“My mom set up a camera in the car after school one day and filmed my reaction opening it,” Miller said.  “I understood how hard it is to get in and how low the acceptance rate is, so I was very grateful that I was accepted.”

According to Fields, no student is denied acceptance to CSSSA based on their financial status.  All students are able to apply for scholarships to pay for the tuition of $1,785 for California residents and $5,500 for non-residents.

“I love CSSSA’s policy about now no kid will be turned away because of their financial situation,” Miller said.  “There are wealthy families and there are poor families and it’s just all about the passion and the willingness to get better at one’s craft.”

Daily Lessons

Each day, students in CSSSA’s seven programs follow different daily schedules that run from morning into night.

During the day, students study theories and techniques, receive training from teachers and guests lecturers, learn lessons in studio classes and forums, and attend concerts, screenings and workshops.

For example, for CSSSA’s 90 Theater students classes begin at 9 a.m. as students break into groups to study physical comedy, tai chi or dance for actors.

“Then they have a break for 15 minutes and go into voice classes, contact improve, movement,” Fields said.  “In the afternoon there’s acting studios and electives like musical theater or acting for camera.”

Visual Arts students follow a different schedule and take studio classes like painting, drawing, ceramics and printmaking.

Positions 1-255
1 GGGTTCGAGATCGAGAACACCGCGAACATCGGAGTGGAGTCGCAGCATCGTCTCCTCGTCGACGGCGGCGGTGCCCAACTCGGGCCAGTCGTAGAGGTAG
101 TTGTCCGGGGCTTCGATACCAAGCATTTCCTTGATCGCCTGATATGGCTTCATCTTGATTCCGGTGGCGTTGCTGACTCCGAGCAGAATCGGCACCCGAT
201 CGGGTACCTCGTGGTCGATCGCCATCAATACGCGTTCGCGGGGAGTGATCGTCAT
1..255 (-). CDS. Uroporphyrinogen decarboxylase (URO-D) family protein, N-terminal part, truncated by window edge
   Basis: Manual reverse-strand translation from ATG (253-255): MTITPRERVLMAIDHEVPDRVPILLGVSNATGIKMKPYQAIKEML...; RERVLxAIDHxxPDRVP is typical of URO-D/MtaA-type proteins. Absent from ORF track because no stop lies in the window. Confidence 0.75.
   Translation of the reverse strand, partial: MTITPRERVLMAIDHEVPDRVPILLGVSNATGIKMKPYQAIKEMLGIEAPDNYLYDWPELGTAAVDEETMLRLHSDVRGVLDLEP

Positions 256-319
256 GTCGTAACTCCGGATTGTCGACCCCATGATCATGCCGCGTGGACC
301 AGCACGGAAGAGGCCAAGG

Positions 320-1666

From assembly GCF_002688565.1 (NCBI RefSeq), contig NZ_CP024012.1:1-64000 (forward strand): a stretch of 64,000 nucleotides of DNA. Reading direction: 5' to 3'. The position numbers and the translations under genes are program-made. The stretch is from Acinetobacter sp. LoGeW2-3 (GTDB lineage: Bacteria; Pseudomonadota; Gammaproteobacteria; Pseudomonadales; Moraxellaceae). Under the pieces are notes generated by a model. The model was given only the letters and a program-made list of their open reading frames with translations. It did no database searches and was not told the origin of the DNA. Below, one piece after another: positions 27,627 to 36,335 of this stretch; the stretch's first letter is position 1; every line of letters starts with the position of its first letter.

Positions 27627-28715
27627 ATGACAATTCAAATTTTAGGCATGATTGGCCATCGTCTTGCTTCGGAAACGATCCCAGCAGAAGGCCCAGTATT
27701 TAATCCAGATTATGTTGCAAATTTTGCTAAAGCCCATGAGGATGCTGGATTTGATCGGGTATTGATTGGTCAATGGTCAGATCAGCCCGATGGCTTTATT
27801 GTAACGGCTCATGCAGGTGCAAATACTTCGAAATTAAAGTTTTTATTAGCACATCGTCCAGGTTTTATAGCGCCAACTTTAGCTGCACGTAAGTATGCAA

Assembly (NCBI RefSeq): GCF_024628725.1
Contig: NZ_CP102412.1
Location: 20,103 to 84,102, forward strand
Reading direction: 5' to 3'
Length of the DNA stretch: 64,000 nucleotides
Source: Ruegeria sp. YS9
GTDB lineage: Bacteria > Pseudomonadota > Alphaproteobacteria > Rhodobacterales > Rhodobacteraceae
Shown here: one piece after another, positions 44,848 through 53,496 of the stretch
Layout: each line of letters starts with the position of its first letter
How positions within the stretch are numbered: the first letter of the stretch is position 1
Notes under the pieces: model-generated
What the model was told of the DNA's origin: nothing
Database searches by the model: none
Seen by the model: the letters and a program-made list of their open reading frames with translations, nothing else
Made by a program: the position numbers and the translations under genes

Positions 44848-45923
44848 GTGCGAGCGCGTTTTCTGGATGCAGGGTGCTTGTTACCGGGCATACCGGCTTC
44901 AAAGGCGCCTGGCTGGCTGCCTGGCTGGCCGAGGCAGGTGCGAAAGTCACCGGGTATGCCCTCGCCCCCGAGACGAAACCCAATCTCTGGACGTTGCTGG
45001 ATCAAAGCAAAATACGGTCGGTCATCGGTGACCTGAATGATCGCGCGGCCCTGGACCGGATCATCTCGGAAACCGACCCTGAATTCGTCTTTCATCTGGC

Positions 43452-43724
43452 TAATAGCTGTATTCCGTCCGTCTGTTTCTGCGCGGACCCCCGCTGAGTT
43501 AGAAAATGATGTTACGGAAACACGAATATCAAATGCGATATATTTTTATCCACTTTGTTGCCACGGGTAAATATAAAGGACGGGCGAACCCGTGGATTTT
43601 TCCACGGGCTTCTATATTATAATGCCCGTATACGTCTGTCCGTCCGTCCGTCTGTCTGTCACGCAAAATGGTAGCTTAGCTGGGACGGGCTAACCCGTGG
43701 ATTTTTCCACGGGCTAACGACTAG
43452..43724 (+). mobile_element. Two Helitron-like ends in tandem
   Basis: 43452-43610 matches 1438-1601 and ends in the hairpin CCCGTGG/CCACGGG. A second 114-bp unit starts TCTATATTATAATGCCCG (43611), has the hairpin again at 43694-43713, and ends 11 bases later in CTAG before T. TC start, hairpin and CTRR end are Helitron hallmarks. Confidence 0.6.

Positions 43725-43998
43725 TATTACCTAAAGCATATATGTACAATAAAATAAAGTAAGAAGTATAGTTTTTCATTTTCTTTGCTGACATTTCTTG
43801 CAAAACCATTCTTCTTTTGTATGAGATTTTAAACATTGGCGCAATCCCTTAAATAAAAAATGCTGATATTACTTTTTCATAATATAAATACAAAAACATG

In printmaking class, students learn how to create techniques like linocuts, drypoint, monoprints and design.

“At the end they complete a collaborative work with someone they’ve never worked with before or talked to before,” said Printmaking Teacher Donna Brown who was a student at CalArts and has worked with CSSSA for eight years.  “I hope they learn to take what they learn here and never use it again or use it in their own art practice or develop their own sense of self.”

In the evenings, all of the students attend workshops presented by international guest artists.

“At night in every department there’s events or screenings or showings with professional artists from all over the world,” Fields said.  “Last week we had artists from Zimbabwe, the Republic of Georgia, Puerto Rico and India so they get exposed to things that they would not ordinarily ever see.”

Students also have the opportunity to attend plays at the CalArts Theater and concerts at places like the Hollywood Bowl.

“I’ve seen more plays in my time here then I have this entire year and it’s a different kind of play than I’m used to,” Miller said.

Student Impact

When students complete CSSSA, they leave as “California Arts Scholars” with access to new skills, techniques, ideas and training they did not have before.